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M. Ali, A. Al-Maskari, K. Khan, M. McKibbin, A. Booth, M. Mohamed, H. Jafri, Y. Rashid, E. Sheridan, C. F. Inglehearn; New Loci for Anterior Segment Dysgenesis on Chromosomes 10cen and 20p. Invest. Ophthalmol. Vis. Sci. 2009;50(13):4121.
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Seven families with recessive microcornea and polar cataract were ascertained in Northern Pakistan. Patients also have variable degrees of corneal clouding and iris coloboma. It is impossible to rule out microphthalmia as patients were examined in rural Pakistan, but eyes in these patients appear near normal in size and individuals are otherwise normal. These changes fall within the broad grouping anterior segment dysgenesis (ASD) but there are no exact matches for this phenotype/inheritance pattern in the literature. We therefore analysed the three largest families to determine whether the condition is new and whether it is genetically homogeneous.
All family members underwent ophthalmic examination and DNA was extracted from blood. Consanguineous loops were present in all families. We therefore carried out SNP genotyping in three pedigrees and analysed the resultant data using IBDfinder software (available through autozygosity.org) to highlight homozygous regions. Loci were confirmed by microsatellite genotyping and linkage analysis.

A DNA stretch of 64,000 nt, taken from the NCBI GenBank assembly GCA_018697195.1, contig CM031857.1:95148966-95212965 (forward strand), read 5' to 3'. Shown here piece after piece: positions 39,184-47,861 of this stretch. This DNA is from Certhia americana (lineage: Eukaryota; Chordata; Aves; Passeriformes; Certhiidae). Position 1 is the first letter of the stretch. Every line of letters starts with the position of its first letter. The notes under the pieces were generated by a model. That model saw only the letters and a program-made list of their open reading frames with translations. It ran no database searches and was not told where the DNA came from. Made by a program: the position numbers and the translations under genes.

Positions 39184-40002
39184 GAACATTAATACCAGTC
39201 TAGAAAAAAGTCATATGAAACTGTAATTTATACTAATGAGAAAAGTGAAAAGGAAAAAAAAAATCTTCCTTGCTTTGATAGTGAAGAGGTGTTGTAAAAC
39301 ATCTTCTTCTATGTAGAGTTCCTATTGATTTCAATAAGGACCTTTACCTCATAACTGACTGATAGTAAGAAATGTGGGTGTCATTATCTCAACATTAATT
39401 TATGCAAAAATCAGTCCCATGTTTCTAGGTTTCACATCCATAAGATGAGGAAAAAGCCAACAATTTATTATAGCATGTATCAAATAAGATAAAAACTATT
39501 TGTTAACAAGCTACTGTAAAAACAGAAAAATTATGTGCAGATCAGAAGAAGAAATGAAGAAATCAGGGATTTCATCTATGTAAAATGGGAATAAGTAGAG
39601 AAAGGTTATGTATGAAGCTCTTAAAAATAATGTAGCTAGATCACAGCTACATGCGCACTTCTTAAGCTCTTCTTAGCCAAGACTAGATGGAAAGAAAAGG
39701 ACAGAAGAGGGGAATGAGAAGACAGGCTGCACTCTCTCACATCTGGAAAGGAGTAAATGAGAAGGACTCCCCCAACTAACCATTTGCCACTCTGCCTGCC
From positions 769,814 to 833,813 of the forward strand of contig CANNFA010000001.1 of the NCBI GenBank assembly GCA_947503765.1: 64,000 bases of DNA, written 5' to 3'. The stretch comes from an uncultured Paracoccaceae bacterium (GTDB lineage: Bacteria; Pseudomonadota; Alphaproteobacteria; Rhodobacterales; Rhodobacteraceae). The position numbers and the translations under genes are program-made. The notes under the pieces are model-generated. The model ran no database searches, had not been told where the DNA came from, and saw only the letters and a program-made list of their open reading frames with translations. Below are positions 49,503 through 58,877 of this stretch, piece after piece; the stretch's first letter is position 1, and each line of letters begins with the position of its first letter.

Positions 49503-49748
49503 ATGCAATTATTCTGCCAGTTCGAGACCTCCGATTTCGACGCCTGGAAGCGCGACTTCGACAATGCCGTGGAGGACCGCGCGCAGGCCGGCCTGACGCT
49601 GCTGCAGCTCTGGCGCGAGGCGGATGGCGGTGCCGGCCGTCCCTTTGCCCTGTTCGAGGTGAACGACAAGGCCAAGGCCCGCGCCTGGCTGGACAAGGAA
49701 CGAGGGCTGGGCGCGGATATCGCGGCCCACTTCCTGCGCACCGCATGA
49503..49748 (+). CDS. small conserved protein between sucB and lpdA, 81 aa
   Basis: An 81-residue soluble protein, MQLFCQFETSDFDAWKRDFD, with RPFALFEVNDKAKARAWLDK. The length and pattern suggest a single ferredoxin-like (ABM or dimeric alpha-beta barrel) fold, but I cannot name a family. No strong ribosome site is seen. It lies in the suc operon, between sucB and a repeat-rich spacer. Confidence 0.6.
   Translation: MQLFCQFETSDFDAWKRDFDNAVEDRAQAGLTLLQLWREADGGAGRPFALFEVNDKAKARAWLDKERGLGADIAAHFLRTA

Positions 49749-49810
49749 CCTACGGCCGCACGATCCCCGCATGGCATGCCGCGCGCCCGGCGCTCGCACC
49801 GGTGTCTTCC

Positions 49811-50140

Family MEP57 revealed a homozygous region in all affected individuals on chromosome 10. Microsatellites confirmed a linked region with a lod score of 3.02. However the genetic interval highlighted is large, extending from rs10508838 to D10S676, a 35mb interval containing many genes. Family MEP60 revealed a 6.3mb homozygous region on chromosome 20p, from rs473958 to rs1013214. Family MEP42 revealed a homozygous region at 22cen. The first two loci appear novel as no known anterior segment genes or disorders map to these region, but the third includes CRYBA4, mutations in which cause microphthalmia and cataract. None of the remaining families appear to map to these loci.
These data point to new loci for ASD on chromosomes 10cen and 20p, and imply that this phenotype is highly genetically heterogeneous.
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